Ultimaker Partners With The University of Illinois and Coursera, Filling A Big 3D Gap

Ultimaker, the University of Illinois and Coursera announced a partnership in which Ultimaker will assist the development of a series of online courses on 3D printing. 

According to the press release, the material will be comprised of four “cohesive” courses: 

  • An overview of 3D Printing and its revolutionary potential
  • An examination of 3D Printing’s applications across a variety of industries
  • An in-depth exploration of 3D design software
  • An investigation of how 3D printers are made and how they operate 

These will lead to an official “specialization” certification from Coursera. 

For Coursera, this is a big thing. Why? Well, it turns out that many other online training course services seem to already have something on 3D printing. A quick check reveals 3D print course material of some type at KhanAcademy, Udemy, Alison and Lynda.com. Some others do not yet have 3D printing, although there are some that specialize in coding that would likely not include 3D printing in their curriculums anyway.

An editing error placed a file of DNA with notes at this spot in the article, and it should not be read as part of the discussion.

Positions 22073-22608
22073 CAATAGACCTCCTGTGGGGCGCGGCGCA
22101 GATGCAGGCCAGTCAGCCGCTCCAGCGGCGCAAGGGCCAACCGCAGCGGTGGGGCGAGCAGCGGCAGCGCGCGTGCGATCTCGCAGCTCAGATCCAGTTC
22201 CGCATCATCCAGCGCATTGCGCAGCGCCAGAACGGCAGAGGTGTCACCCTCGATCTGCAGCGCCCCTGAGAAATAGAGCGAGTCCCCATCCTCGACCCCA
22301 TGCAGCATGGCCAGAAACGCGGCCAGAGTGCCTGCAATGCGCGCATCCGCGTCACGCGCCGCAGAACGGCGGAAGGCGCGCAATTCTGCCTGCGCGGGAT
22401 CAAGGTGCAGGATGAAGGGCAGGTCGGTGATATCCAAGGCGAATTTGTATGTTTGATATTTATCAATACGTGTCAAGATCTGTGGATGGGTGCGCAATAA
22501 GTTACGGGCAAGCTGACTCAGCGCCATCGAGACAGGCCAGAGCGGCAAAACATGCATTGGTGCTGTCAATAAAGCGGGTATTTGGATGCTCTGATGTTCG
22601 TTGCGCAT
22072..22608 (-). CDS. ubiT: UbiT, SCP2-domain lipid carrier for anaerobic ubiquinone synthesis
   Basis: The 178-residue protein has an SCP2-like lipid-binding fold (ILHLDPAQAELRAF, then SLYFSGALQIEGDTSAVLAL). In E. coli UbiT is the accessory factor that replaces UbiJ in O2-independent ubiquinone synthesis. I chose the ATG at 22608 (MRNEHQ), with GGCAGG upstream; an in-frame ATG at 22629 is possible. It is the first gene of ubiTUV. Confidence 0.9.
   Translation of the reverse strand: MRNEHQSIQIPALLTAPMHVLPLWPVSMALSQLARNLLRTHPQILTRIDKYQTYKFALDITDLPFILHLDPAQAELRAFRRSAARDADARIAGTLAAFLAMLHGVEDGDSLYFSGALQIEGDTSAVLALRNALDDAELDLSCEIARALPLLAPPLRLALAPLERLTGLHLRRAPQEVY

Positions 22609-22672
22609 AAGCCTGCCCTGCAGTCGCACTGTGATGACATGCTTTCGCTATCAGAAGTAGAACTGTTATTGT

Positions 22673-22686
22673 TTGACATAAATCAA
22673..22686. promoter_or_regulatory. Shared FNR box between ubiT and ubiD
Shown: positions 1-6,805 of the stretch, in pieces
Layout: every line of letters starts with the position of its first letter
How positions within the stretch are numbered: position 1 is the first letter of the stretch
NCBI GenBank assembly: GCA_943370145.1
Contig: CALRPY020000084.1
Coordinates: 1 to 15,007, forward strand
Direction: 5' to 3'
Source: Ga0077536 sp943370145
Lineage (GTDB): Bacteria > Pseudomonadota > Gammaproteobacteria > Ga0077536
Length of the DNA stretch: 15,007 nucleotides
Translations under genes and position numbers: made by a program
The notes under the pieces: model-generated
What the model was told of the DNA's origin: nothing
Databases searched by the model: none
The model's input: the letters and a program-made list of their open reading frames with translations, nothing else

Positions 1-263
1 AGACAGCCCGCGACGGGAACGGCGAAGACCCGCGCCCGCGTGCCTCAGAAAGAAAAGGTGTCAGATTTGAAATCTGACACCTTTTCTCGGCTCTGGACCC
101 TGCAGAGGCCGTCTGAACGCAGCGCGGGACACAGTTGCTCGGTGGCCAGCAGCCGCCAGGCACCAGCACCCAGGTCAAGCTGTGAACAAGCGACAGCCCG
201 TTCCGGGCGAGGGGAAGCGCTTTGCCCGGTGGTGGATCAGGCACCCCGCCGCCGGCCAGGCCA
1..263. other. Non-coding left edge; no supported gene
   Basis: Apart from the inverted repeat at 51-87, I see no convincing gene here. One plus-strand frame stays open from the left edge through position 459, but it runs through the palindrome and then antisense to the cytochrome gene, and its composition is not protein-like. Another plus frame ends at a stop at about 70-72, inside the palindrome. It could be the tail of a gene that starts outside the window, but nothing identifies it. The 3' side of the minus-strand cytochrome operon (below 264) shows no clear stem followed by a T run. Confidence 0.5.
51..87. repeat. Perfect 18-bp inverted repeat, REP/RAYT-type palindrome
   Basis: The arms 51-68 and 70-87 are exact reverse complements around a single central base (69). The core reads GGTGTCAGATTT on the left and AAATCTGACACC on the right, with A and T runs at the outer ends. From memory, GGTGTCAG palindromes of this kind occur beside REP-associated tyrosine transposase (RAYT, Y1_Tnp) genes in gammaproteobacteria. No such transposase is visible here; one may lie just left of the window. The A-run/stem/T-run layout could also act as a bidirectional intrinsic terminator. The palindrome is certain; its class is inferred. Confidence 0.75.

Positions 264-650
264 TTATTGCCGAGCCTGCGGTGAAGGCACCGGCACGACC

For Ultimaker, it’s also a good idea: they can count on more people gaining awareness of - and perhaps even competence of - 3D printing technologies. It’s also possible they may use their own software and equipment in the courses, which may lead to increased brand awareness of anyone taking the course in the future. 
  
For the University of Illinois, this provides another method of deploying 3D print knowledge to students and potential students worldwide. It will also assist in the effective use of their brand new MakerLab, which just happens to be freshly equipped with 17 new Ultimakers. 

For everyone else, it’s yet another good idea. The more people know about 3D printing, the better. The more ways one can know about 3D printing, the better. This is another way. 

But alas, these courses have not yet been developed; the two companies have merely announced an intention to do so, and there is no date yet set for release of the material. But keep watch; we trust Ultimaker to get the job done.

General Fabb

Kerry Stevenson, aka "General Fabb" has been writing Fabbaloo posts since he launched the venture in 2007, with an intention to promote and grow the incredible technology of 3D printing across the world. So far, it seems to be working!

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